This squabble, like several others could put an end to PC gaming. Some of you think that may be grandiose, and some I know do not give a shit. But the PC gaming hobby is already fragile, but this will be an upended thinking process that will further befuddle the PC market. PCs already have trouble for not being unified in terms of hardware. It is one of the strongest arguments “against” PC gaming. Really the argument is that publishers do not want to invest in making a PC game work well for the variety of PCs out there, but while this is a related issue, it's not what I'm talking about at the moment. Also, there is the issue of DRM. I was tempted to go the route of piracy a short while back, I'd thought that PC gaming was going to become too expensive for something that didn't work well (PC ports), but I ran aground the Gamefly client, which would allow you to filter bad ports ahead of time. Which I think is an important, viable alternative.

What this does, in essence is create a climate of hostility and chaos in a fragile market. The PC market is already fissured over fucking video cards and cpus and brands of motherboards and every other little thing out there. And this isn't the simplest point to make, but now that we've got two, or more software applications that do the job of one, we're coming to a kind of major clusterfuck. It's a kind of event horizon for the PC gaming industry. Not only will we need to have all of these platforms, but they'll be competing for advertising space on your computer. All of them try to launch when the computer launches. They are, in a sense, adware, and they're all going to be running, with your consent, on your computer. No less, this will likely cause a spike in piracy, that will further dissuade developers from developing for the PC platform.

And I want them to compete, but the thing is, I don't want to end up having to run three, four clients in the long term. Eventually, what should happen is that people settle on one of them, and discard the others because they prefer whichever. But what's going to happen if we stay on this course is that gaming on the PC is going to be such a huge hassle, that no one will want to do it. I think publishers want this to some extent, they can look at the receipts from the sales of their games, and are willing to bank on people migrating to consoles to a large extent, but for those that don't, it's no great loss to them.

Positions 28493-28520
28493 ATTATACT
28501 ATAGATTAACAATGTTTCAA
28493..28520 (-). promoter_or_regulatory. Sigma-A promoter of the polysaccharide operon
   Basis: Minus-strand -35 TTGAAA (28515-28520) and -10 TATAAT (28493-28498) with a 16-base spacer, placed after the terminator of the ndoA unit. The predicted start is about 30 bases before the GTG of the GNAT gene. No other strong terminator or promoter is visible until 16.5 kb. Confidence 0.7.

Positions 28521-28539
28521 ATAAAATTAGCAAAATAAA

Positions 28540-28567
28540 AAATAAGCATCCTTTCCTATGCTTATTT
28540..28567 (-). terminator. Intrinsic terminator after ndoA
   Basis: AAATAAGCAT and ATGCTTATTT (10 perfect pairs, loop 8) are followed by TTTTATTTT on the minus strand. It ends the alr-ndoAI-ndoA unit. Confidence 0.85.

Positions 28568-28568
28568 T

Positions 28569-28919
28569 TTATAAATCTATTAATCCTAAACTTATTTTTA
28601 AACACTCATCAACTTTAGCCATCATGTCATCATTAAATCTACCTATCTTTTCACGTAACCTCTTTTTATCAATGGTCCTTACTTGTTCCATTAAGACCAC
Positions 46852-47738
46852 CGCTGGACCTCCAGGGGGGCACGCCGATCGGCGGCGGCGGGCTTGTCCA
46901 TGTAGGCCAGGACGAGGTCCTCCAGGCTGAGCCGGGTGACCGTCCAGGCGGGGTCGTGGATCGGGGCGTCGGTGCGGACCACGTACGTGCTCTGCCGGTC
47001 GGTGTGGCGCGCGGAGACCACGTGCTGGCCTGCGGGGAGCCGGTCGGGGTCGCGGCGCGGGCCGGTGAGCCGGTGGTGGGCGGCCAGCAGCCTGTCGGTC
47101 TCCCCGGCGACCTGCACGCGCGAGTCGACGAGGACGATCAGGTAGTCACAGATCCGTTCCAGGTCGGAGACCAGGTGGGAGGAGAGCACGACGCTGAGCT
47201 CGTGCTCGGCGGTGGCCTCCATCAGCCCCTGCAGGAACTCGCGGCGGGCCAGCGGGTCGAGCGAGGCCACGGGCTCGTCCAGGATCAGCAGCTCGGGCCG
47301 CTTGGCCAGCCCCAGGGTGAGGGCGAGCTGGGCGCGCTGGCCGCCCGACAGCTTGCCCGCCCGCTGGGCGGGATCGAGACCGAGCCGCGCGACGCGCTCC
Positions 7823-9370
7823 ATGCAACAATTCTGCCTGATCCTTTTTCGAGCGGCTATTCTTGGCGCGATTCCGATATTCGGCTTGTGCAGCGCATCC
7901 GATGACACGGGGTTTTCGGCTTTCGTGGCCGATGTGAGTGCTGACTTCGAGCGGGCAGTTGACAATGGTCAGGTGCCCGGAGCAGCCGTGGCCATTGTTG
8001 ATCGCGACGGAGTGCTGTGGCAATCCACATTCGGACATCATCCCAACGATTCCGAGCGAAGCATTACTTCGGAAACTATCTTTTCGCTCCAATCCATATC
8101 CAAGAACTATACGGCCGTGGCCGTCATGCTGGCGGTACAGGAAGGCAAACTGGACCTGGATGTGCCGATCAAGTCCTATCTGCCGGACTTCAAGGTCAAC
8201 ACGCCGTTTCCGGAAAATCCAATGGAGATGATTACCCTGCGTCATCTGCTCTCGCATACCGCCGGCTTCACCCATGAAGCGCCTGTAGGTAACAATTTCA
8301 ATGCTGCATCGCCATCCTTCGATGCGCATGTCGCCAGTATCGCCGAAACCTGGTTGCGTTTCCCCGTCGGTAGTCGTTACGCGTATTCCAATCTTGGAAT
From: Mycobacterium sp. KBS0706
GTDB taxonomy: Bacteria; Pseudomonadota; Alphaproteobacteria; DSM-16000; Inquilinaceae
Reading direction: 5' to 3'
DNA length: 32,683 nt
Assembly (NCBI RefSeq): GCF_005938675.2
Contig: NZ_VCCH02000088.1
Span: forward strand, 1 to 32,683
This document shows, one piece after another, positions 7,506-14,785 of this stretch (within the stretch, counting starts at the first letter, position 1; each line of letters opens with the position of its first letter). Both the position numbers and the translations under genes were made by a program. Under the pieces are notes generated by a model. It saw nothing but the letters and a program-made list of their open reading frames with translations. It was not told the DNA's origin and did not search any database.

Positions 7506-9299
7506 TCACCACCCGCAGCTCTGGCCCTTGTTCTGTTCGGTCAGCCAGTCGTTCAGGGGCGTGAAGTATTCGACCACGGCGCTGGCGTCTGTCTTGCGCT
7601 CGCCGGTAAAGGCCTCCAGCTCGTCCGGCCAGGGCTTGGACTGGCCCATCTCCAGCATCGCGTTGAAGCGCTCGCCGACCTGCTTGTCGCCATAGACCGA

If Valve wants to maintain PC gaming (which they say they want) they're going to have to bite the bullet here and allow other platforms to distribute their games, and use that platforms DRM. This will allow for real competition, rather than a contrived one. And will give them moral high ground compared to EA or Activision/Blizzard. Though I'm sure they find it challenging to give up that grip on their software, they need to acquiesce and let others protect their IP with their own DRM. If something happens, they can go the route the rest of us have to go and sue. If they let EA have this one, or worse Activision/Blizzard, they're going to run the risk of looking greedy, which will further undermine a challenged marketplace.

A similar, though less likely solution, is a class action suit that forces the various competitors to run their competitors games, undertaken by consumers (ECA perhaps?). But getting the PC gaming community to agree to anything is not even herding cats. It's cleaning a dragon's teeth. I like the idea that we as consumers could mount a cohesive attack on the people fucking us. But what I think what is more likely is that rather than take it to the court system, to address a civil matter that would require intervention, they'd sit on their hands and complain about filing a lawsuit. (prove me wrong, please)wsuit. (prove me wrong, please)
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About horsefleshone of us since 10:17 AM on 11.07.2011